'The ideology of a ruling class is present in its art implicitly; the ideology of a revolutionary class must be expressed in its art explicitly. Progressive ideas must shine like a bright light into the dusty cobwebs of bourgeois ideology in the avantgarde, so that any genuinely progressive spirits working in the avantgarde find their way out, take a stand on the side of the people and set about making a positive contribution to the revolutionary movement.'1
The words of Cornelius Cardew express a hope shared by several composers of his generation in the early 1970s, as it became clear both that political establishments in the west were retreating from the apparent idealism of the early 1960s ( Kennedy had been the friend of liberal intellectuals; Nixon found his allies elsewhere) and that, on a more local level, the musical avant garde had been compromised in its opposition to the dominant culture. Boulez, who had been a firebrand as a young man in Paris, was now conducting Brahms in London and New York. The most iconoclastic music of Cage had been embraced by the publishing, recording and broadcasting industries. The early works of Stockhausen were being taught in colleges and conservatories. Now, at the time of the Vietnam war, of the evident failure of postwar liberalism to efface social divisions, and of increasing agitation for the rights of minorities, younger composers were bound to feel uneasy at the prospect of being assimilated into the controlling system. If, as it seemed, any kind of music could become acceptable, then the most emphatic political expression seemed to many to provide the only way of being unacceptable.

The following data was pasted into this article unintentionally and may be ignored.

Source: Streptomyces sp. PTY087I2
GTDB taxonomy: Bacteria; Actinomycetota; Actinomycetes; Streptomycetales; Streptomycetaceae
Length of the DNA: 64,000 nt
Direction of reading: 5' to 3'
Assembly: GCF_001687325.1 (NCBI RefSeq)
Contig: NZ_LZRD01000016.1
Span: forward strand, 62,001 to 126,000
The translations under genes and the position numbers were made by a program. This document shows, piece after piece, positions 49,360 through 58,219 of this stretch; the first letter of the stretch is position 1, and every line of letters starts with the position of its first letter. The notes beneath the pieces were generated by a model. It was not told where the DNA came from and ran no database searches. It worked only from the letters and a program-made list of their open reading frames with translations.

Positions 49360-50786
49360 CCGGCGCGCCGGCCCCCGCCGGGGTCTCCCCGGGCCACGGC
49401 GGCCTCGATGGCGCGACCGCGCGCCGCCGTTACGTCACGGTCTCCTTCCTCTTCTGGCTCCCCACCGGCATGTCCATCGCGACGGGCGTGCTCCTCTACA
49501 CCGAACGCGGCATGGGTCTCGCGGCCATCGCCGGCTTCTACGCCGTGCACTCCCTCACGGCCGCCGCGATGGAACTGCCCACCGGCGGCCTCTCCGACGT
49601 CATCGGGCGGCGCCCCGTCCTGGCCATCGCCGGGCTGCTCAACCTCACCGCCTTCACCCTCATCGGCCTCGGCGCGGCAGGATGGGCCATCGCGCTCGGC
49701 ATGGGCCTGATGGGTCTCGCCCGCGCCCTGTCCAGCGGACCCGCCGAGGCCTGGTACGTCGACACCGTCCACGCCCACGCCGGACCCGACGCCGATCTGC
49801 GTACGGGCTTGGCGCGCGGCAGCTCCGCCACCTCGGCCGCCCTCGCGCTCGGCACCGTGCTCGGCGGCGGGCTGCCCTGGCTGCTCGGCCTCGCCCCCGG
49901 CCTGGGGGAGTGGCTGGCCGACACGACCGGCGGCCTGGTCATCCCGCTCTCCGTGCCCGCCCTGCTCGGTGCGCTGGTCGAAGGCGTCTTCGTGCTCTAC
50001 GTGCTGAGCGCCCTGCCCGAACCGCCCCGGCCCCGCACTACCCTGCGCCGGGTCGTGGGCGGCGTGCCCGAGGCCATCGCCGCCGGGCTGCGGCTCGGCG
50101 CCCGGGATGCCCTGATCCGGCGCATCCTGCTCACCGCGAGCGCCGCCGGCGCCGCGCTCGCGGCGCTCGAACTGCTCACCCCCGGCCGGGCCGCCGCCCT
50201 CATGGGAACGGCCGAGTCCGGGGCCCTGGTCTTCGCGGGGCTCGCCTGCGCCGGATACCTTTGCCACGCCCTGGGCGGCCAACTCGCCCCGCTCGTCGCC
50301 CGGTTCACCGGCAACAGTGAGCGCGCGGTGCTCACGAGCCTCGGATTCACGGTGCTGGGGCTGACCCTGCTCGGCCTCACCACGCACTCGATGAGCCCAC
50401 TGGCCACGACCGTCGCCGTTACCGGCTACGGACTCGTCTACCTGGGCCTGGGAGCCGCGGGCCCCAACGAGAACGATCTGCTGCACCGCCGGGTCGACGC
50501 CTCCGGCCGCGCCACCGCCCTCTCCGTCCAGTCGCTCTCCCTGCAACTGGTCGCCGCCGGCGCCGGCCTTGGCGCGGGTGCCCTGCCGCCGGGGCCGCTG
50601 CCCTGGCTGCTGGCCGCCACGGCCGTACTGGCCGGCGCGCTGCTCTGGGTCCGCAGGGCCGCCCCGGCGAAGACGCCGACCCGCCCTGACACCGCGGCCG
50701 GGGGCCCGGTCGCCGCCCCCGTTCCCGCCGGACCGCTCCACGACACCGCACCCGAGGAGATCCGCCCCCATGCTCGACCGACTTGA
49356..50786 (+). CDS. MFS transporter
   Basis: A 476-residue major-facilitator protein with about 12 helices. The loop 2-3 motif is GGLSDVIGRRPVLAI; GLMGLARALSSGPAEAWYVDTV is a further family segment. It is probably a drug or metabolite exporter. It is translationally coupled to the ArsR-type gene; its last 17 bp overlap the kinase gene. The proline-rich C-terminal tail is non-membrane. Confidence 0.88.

Cardew had gone on from his work with Stockhausen to align himself more with Cage, and to produce in his Treatise ( 1963-7) a magnum opus of music as graphic design, as game without instructions, map without key: Example 38 shows a representative extract. The work was, by intention, both triumph and disaster. 'Psychologically', Cardew wrote, 'the existence of Treatise is fully explained by the situation of the composer who is not in a position to make music.'2 The only music he could make at this time was improvised music, as a member of the London performing group AMM, who worked with conventional instruments and electronics, and who sought, through communal concentration and discipline, to exceed their individual boundaries as musicians trained in jazz or classical traditions. For Cardew, and for other musicians, the experience of improvisation was a politically____________________